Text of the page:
Country music artists reunite in the North

Tony Prophet, a country musician and son of the legendary Ronnie Prophet has moved to Iroquois Falls and is playing in venues including Timmins, Kirkland Lake and Iroquois Falls. He is currently producing a recording project to be launched in the new year. Tony Prophet, right, is seen here performing with musician and songwriter Lee Holmes at the White Eagle Polish Hall in Kirkland Lake.


jpg, TD

Tony Prophet and Lee Holmes have reunited after many years to form a music band and they are currently working on a recording project. Prophet the son of legendary artist the late Ronnie Prophet, a member of the Canadian Country Music Hall Of Fame, recently moved to Northern Ontario with his wife Kitty from Vancouver.

“We struggled with where we were going to move after Kitty retired from her career position as an executive with the library service in the city and I was apprehensive about giving up the music scene I had developed over many years. We had really enjoyed our summer trips to visit an old friend Lee Holmes and his wife Alana Pierini in Iroquois Falls and Lake Sesekinika near Kirkland Lake. We opted for downsizing from our home in the city to the serenity of small town Ontario,” explained Prophet.

Currently Prophet is working with Holmes and producing a recording project, as well as developing a performance schedule that will include local entertainment venues as well as festivals and concerts. Over the past few months they have performed in Iroquois Falls, Kirkland Lake and Timmins.

“We plan on launching a recording project in the new year with launch parties in Kirkland Lake, Timmins and Iroquois Falls to start with. It is great to be playing again with Lee who is an accomplished bass player and songwriter,” said Prophet.

He was born in Montreal and raised in Nashville then followed into his father’s footsteps and a music career that took him on tours across Canada.

As a recording artist, Prophet recorded a self-titled album, released on the Vera Cruz Records label in 1981. The album was produced at Edmonton’s Sundown Recorders Studio by his dad Ronnie. Four nationally charted singles were pulled from the album, including the debut release “Kentucky Serenade” which gave Tony Prophet his highest charting single at number seven on the RPM Charts in 1982. A follow-up single, “Kentucky Gold” charted at number 43 in 1982; while “Horses Scare The Hell Out Of Me” was a number 22 hit on the charts in 1983. A fourth single, “O.K. City Blues”, was released on the Prophet Records label in 1983, scoring a 48 spot on the RPM Charts that year.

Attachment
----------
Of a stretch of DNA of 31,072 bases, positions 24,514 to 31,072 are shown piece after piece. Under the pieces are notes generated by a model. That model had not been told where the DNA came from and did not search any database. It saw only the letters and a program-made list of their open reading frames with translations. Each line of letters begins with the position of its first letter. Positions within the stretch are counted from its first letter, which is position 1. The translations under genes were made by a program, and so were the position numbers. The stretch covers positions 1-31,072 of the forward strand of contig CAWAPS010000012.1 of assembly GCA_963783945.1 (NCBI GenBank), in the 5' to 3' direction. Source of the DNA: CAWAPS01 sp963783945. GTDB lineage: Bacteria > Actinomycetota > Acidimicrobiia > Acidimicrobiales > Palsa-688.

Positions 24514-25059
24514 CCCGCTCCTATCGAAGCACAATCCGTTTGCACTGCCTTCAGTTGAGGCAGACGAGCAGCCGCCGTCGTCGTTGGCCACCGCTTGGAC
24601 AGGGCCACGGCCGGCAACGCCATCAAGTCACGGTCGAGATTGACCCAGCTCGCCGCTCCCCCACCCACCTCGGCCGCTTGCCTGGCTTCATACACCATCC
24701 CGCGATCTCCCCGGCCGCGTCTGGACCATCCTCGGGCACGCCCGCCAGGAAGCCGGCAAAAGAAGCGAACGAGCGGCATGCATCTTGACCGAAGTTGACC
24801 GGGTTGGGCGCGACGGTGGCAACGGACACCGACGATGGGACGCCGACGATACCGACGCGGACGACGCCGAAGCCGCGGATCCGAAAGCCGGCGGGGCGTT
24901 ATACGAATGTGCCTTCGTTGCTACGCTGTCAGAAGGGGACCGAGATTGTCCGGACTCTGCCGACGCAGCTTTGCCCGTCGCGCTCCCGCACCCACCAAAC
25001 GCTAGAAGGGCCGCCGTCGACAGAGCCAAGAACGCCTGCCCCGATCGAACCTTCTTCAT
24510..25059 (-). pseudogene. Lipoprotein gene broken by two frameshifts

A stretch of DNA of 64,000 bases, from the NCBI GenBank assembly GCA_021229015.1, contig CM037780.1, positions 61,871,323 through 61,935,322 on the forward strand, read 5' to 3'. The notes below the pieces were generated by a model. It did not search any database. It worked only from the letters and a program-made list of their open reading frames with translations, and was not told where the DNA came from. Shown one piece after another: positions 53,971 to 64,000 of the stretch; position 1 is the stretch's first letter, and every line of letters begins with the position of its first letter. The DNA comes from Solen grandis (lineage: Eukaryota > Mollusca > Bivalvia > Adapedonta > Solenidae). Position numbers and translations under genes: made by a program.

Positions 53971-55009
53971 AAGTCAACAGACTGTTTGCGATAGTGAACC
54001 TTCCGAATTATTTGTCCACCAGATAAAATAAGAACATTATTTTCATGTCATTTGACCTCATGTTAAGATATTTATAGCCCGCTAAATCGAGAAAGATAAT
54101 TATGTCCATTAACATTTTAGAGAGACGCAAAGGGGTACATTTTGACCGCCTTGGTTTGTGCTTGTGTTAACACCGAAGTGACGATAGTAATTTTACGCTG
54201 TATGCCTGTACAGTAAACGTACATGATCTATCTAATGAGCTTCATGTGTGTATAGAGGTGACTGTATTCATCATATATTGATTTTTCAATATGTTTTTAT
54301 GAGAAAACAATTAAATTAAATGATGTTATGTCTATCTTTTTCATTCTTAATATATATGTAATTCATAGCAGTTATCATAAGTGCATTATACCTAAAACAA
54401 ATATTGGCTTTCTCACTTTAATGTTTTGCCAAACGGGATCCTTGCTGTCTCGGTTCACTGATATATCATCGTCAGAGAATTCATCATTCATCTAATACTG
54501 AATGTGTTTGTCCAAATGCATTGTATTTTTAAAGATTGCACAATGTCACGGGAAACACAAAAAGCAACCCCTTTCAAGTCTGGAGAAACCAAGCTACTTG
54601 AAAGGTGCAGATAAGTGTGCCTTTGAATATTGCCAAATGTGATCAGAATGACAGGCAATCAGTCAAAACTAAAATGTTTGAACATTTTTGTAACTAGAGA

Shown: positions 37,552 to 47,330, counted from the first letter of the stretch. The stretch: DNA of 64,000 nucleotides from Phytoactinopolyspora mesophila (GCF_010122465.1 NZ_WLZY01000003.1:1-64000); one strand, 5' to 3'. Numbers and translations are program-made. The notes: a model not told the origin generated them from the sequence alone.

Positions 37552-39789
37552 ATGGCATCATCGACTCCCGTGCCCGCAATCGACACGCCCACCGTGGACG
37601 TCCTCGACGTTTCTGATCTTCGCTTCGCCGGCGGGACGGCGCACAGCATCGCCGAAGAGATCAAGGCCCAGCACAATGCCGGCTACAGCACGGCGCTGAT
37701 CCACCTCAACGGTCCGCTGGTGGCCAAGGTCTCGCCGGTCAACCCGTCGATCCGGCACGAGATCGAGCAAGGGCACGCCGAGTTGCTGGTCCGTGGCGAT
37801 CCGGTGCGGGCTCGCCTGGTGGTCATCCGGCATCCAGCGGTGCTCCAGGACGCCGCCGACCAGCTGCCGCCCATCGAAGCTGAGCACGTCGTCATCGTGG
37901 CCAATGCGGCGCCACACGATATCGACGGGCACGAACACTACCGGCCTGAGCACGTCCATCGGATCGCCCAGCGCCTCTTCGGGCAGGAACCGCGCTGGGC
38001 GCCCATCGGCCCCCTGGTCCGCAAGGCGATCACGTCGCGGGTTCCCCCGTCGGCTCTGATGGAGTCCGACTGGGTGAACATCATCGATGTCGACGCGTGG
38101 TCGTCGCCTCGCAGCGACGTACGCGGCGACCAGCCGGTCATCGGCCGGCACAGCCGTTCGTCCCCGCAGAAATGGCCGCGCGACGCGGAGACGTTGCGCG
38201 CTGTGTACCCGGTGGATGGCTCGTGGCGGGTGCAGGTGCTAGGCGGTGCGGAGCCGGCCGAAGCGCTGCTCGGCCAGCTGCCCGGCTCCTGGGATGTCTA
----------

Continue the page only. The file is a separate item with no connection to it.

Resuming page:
Tony Prophet’s entry on the national music scene in Canada earned him a nomination as “Most Promising Male Vocalist” in the 1980 British Columbia Country Music Awards (BCCMA), and his “Tony Prophet” album was named BCCMA’s Album Of The Year in 1982. After touring across Canada in 1979 as part of his father’s stage show, Tony Prophet settled in Vancouver.

“Life on the road as a famous musician’s son from my childhood and then as a musician myself was not easy. I enjoyed playing music with my dad and on my own but when I decided on having a family I had to make a very big decision. I knew that I could not continue with my career and still be there for my children so I stepped back from the spotlight and a busy career to be the best husband and father I could be,” explained Prophet.

His efforts and those of his wife Kitty’s were rewarded as their two boys, Justin in Taipei, Taiwan and Joey in London, England, have finished school and have successful careers.

“Now at this point I have the best of both worlds as Kitty and I are grandparents and I am breathing new life into my my work as a musician,” commented Prophet.